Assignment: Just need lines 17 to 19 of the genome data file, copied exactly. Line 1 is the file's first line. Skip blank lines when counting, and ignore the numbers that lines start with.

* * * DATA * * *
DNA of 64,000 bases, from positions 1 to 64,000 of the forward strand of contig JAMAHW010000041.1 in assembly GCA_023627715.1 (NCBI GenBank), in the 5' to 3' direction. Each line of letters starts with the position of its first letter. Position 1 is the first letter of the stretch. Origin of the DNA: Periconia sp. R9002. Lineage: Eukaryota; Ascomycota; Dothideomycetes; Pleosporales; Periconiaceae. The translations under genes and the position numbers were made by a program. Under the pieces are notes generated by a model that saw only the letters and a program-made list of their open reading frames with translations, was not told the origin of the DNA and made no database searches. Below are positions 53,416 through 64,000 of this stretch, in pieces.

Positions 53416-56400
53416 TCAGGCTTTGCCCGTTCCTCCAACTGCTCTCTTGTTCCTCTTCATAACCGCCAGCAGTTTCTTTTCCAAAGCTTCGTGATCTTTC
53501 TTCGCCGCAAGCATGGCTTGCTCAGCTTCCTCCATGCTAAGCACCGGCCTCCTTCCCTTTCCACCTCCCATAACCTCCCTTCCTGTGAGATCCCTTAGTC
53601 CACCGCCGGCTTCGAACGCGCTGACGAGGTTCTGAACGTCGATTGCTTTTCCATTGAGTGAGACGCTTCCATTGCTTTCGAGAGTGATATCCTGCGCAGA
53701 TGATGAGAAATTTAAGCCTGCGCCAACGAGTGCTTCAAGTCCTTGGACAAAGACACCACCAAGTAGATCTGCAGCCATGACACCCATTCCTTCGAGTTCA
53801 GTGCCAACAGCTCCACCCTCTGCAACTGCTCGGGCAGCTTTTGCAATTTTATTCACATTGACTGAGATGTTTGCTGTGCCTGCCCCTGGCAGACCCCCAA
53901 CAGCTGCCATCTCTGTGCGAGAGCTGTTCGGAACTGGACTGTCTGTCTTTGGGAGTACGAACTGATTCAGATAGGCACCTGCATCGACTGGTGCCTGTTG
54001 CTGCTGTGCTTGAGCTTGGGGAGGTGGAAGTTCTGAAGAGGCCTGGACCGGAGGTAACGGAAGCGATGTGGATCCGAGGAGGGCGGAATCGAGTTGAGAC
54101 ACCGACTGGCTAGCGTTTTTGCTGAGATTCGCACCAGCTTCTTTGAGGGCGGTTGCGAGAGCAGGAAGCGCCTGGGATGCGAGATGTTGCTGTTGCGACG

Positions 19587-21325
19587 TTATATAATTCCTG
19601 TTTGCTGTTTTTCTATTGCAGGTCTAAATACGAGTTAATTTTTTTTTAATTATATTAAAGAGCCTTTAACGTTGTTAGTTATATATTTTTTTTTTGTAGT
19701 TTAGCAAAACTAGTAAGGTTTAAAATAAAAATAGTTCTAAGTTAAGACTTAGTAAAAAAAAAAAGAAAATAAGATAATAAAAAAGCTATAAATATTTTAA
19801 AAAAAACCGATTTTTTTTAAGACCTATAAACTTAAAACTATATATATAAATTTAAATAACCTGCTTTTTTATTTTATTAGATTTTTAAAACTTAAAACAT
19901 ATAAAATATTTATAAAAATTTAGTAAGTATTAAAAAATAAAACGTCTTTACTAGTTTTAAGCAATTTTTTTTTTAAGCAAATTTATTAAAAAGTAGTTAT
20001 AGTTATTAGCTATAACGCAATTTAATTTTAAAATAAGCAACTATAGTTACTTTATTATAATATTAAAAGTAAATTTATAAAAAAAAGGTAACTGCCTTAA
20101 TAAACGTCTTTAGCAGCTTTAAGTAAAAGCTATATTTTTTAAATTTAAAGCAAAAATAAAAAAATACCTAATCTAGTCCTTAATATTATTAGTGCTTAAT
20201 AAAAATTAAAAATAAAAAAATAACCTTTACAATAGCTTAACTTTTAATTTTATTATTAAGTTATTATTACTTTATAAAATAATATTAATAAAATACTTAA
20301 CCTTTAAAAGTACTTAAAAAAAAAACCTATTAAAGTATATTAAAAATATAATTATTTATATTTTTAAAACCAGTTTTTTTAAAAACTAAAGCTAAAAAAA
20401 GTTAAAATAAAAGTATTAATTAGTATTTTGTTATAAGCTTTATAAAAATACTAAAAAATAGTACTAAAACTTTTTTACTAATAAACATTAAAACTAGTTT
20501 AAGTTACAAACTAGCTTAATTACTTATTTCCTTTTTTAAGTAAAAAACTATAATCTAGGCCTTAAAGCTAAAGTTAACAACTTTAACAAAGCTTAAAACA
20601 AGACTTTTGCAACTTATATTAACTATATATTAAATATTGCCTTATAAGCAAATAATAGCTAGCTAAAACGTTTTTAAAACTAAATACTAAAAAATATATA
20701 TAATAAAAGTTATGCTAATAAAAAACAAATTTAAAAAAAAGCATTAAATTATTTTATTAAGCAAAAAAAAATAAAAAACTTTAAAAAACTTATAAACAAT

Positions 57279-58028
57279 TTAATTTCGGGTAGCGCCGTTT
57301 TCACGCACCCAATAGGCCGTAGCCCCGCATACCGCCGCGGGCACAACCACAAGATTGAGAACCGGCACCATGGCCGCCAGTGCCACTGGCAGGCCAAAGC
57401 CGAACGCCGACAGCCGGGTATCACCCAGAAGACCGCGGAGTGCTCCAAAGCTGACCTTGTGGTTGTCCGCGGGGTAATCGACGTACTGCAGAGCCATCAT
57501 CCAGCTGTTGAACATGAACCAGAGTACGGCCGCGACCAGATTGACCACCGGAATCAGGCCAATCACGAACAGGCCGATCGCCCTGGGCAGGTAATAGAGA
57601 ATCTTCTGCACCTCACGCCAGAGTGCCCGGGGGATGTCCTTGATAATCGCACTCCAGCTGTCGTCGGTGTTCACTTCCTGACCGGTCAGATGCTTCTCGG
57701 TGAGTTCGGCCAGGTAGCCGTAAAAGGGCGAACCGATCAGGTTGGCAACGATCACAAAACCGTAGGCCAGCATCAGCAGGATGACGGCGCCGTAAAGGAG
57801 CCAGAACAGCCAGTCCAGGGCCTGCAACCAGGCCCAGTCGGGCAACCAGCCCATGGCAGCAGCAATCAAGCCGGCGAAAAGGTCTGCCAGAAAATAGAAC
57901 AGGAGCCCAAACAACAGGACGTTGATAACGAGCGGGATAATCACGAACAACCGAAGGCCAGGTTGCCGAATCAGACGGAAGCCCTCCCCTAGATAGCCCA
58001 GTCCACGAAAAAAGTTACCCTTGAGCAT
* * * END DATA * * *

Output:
20001 AGTTATTAGCTATAACGCAATTTAATTTTAAAATAAGCAACTATAGTTACTTTATTATAATATTAAAAGTAAATTTATAAAAAAAAGGTAACTGCCTTAA
20101 TAAACGTCTTTAGCAGCTTTAAGTAAAAGCTATATTTTTTAAATTTAAAGCAAAAATAAAAAAATACCTAATCTAGTCCTTAATATTATTAGTGCTTAAT
20201 AAAAATTAAAAATAAAAAAATAACCTTTACAATAGCTTAACTTTTAATTTTATTATTAAGTTATTATTACTTTATAAAATAATATTAATAAAATACTTAA